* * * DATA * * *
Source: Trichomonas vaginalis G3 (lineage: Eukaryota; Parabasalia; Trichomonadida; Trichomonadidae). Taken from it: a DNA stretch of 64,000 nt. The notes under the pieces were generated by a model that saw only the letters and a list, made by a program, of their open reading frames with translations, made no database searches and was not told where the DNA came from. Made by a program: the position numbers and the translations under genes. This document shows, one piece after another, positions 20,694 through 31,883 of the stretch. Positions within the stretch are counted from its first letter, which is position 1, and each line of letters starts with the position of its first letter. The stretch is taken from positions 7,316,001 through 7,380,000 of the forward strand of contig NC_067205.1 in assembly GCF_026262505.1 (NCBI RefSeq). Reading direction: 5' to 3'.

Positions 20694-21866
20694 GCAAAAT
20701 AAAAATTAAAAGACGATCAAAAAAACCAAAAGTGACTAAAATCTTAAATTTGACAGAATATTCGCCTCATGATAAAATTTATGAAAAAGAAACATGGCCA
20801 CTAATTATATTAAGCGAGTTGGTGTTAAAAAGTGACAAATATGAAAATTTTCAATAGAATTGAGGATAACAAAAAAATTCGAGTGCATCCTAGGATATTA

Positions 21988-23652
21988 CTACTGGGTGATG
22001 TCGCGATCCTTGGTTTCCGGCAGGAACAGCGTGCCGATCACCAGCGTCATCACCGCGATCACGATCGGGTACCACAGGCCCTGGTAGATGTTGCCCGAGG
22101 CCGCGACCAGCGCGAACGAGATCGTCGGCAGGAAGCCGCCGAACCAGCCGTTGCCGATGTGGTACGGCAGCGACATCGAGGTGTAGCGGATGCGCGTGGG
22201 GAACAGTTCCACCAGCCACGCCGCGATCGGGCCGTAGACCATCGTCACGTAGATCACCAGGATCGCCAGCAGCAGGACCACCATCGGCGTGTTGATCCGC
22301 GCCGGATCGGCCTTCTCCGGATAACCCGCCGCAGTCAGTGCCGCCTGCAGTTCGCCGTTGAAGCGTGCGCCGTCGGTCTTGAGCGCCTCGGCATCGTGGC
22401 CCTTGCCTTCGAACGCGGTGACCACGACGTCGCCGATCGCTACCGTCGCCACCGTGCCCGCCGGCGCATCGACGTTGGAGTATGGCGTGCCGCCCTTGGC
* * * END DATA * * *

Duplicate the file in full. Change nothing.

Source: Trichomonas vaginalis G3 (lineage: Eukaryota; Parabasalia; Trichomonadida; Trichomonadidae). Taken from it: a DNA stretch of 64,000 nt. The notes under the pieces were generated by a model that saw only the letters and a list, made by a program, of their open reading frames with translations, made no database searches and was not told where the DNA came from. Made by a program: the position numbers and the translations under genes. This document shows, one piece after another, positions 20,694 through 31,883 of the stretch. Positions within the stretch are counted from its first letter, which is position 1, and each line of letters starts with the position of its first letter. The stretch is taken from positions 7,316,001 through 7,380,000 of the forward strand of contig NC_067205.1 in assembly GCF_026262505.1 (NCBI RefSeq). Reading direction: 5' to 3'.

Positions 20694-21866
20694 GCAAAAT
20701 AAAAATTAAAAGACGATCAAAAAAACCAAAAGTGACTAAAATCTTAAATTTGACAGAATATTCGCCTCATGATAAAATTTATGAAAAAGAAACATGGCCA
20801 CTAATTATATTAAGCGAGTTGGTGTTAAAAAGTGACAAATATGAAAATTTTCAATAGAATTGAGGATAACAAAAAAATTCGAGTGCATCCTAGGATATTA

Positions 21988-23652
21988 CTACTGGGTGATG
22001 TCGCGATCCTTGGTTTCCGGCAGGAACAGCGTGCCGATCACCAGCGTCATCACCGCGATCACGATCGGGTACCACAGGCCCTGGTAGATGTTGCCCGAGG
22101 CCGCGACCAGCGCGAACGAGATCGTCGGCAGGAAGCCGCCGAACCAGCCGTTGCCGATGTGGTACGGCAGCGACATCGAGGTGTAGCGGATGCGCGTGGG
22201 GAACAGTTCCACCAGCCACGCCGCGATCGGGCCGTAGACCATCGTCACGTAGATCACCAGGATCGCCAGCAGCAGGACCACCATCGGCGTGTTGATCCGC
22301 GCCGGATCGGCCTTCTCCGGATAACCCGCCGCAGTCAGTGCCGCCTGCAGTTCGCCGTTGAAGCGTGCGCCGTCGGTCTTGAGCGCCTCGGCATCGTGGC
22401 CCTTGCCTTCGAACGCGGTGACCACGACGTCGCCGATCGCTACCGTCGCCACCGTGCCCGCCGGCGCATCGACGTTGGAGTATGGCGTGCCGCCCTTGGC